Like new technologies and their eventual adoption and maturity, digital transformation follows an adoption curve where the majority of users are in the exploratory phase and early adopters and innovators are reaching high levels of proficiency and maturity. These two user segments – digital explorer and digital players – represent approximately two-thirds of all organizations.

4.) How and where are organizations investing in digital transformation?

According to IDC, organizations are increasingly focusing their attention across three main areas:

  • Modernization of IT:       These initiatives touch traditional systems of record and back-end systems, as well as compliance, process-driven information enablement, and new strategies for the finance function.

  • The digital business: Pure digital plays and the rise of the chief digital officers are emerging. Information-driven processes and line-of-business organizations that are influencing and investing in digital technology are steadily moving the enterprise towards true digitalization.

  • Monetization: Like Jerry Maguire shouting “Show me the money,” the end goal of digital transformation is real and tangible results. IDC categorizes industry clouds layered on 3rd platform technology and innovation accelerators as a critical step to engaging a networked model of transactions and information as the new currency. The analyst firm also predicts that 40% of IT projects will create new digital services and revenue streams that monetize data and information by 2019 – opening the door for a new leadership role for IT.

5.) What is the relation between digital transformation and business transformation?

Digital transformation is an evolution of business transformation with a few distinguishing attributes:

  • External focus: Through this transition, businesses are shifting their focus from internal business processes and automation to an external ecosystem and innovation.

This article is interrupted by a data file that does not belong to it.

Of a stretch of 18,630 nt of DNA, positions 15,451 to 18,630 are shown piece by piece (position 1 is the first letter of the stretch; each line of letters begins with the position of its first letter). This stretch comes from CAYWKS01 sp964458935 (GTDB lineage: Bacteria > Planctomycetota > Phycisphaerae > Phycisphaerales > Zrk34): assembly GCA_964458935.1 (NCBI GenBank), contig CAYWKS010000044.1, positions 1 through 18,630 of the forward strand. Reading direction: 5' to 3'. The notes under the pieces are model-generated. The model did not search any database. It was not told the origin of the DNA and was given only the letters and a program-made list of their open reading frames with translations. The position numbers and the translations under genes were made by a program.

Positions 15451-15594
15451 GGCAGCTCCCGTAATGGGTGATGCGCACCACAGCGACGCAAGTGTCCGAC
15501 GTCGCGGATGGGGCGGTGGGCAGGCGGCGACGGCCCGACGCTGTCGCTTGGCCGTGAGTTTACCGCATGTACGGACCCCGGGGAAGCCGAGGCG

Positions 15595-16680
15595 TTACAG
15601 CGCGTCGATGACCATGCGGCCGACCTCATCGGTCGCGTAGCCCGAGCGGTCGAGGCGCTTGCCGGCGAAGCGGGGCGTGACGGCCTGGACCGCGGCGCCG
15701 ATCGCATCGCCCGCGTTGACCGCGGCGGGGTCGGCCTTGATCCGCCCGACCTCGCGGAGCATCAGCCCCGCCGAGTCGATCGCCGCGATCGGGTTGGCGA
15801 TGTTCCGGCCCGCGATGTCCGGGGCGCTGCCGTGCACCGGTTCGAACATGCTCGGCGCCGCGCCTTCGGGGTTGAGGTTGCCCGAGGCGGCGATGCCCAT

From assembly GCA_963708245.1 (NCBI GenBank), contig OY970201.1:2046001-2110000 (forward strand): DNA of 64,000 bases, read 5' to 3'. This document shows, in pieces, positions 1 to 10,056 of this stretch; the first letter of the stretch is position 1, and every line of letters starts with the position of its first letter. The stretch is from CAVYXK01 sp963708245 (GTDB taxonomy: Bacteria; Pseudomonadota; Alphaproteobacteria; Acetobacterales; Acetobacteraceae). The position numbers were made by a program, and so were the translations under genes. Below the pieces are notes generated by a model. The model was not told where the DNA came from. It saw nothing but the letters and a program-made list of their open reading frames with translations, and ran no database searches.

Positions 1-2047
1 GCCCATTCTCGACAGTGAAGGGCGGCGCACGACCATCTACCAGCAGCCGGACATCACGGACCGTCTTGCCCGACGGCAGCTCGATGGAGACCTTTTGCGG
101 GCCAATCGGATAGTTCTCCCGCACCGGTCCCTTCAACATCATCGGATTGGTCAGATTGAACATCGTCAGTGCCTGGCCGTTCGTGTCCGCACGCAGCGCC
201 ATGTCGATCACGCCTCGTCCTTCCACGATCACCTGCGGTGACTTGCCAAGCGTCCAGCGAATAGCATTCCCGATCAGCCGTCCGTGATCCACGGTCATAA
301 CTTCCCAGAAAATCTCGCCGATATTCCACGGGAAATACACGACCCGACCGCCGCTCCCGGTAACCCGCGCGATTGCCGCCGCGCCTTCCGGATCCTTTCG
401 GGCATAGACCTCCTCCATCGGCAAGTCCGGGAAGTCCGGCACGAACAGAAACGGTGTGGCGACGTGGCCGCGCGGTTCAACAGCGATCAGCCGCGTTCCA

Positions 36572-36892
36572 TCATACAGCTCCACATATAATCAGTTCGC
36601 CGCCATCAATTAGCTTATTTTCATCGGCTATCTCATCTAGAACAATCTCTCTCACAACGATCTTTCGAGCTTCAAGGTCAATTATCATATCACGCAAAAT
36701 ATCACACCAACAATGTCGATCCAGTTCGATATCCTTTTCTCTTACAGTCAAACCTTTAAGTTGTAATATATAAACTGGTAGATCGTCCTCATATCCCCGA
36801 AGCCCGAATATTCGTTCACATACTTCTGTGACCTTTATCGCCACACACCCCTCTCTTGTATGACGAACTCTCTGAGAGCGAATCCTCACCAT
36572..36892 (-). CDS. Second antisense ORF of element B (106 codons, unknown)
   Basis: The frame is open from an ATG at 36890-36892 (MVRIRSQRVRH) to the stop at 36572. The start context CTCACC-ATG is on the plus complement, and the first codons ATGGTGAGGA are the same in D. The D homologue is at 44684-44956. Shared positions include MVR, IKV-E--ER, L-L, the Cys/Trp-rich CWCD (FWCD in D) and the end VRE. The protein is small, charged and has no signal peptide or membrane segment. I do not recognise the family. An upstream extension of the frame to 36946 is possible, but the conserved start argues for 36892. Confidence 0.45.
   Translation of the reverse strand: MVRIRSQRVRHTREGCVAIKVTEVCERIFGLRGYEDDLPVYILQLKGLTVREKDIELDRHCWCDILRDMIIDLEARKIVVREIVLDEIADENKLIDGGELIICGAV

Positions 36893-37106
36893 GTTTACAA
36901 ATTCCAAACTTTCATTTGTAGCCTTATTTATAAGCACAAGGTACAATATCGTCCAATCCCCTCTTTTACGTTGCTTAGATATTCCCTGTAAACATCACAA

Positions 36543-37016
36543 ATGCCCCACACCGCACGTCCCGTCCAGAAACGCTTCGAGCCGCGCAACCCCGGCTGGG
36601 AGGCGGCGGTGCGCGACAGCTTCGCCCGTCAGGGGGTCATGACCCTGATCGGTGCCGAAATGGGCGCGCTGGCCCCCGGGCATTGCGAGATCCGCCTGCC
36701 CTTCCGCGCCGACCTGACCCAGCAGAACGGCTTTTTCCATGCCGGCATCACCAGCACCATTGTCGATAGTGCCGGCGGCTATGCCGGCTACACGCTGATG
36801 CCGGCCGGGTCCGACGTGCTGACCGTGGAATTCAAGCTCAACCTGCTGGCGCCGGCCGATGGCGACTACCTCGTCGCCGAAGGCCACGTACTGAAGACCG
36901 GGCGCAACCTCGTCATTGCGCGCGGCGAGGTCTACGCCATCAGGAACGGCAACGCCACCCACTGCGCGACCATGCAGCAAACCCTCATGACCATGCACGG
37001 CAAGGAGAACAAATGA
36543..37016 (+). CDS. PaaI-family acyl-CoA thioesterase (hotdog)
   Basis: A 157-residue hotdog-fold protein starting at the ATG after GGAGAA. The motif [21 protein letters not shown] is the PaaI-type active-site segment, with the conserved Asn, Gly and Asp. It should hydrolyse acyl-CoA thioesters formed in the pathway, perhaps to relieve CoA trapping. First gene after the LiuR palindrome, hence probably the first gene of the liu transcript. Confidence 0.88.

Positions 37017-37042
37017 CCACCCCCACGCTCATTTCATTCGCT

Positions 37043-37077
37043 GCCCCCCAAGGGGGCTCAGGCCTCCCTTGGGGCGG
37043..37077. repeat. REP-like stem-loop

• New measurements: Moving from costs and risks to the development of entirely new streams of revenue, the traditional applications-driven mentality is being replaced by a single digital platform.

  • New leadership: The C-suite is expanding – welcoming the arrival of the chief digital officer and the opportunity to collaboration with partners along the digital transformation journey. This change in leadership brings a cadre of digital influencers that can consult on strategy, develop digital agency models, and add new elements of systems integration.

  • Sales and delivery: Businesses are adopting a more iterative approach that takes on smaller chunks of the business with pragmatic business cases and unique points of view. Plus, agile methodologies, for example, are used to create innovations such as cloud technology as a solution accelerator.

  • Shifting market technology landscapes: From traditional players to pure-play digital and born-in-the-cloud players, the world is quickly changing. Market landscape maps, such as Lumascape, visually display the plethora of options across technology and business.

IDC expects over US$15 trillion of value will come from digital transformation. Much of that success will emerge from a combination of investments in critical areas, organizational maturity, and collaboration with new players and traditional industry leaders.

I’m looking forward to attending the IDC Directions 2017 event in Boston and learning more soon. I hope you can apply these elements of the universal conversation to showcase your own perspectives and stories on digital transformation.

Fred is the senior director and head of Thought Leadership for Digital Business Services Marketing at SAP.

Join Fred online: Twitter, Facebook, LinkedIn,, SAP Services Hub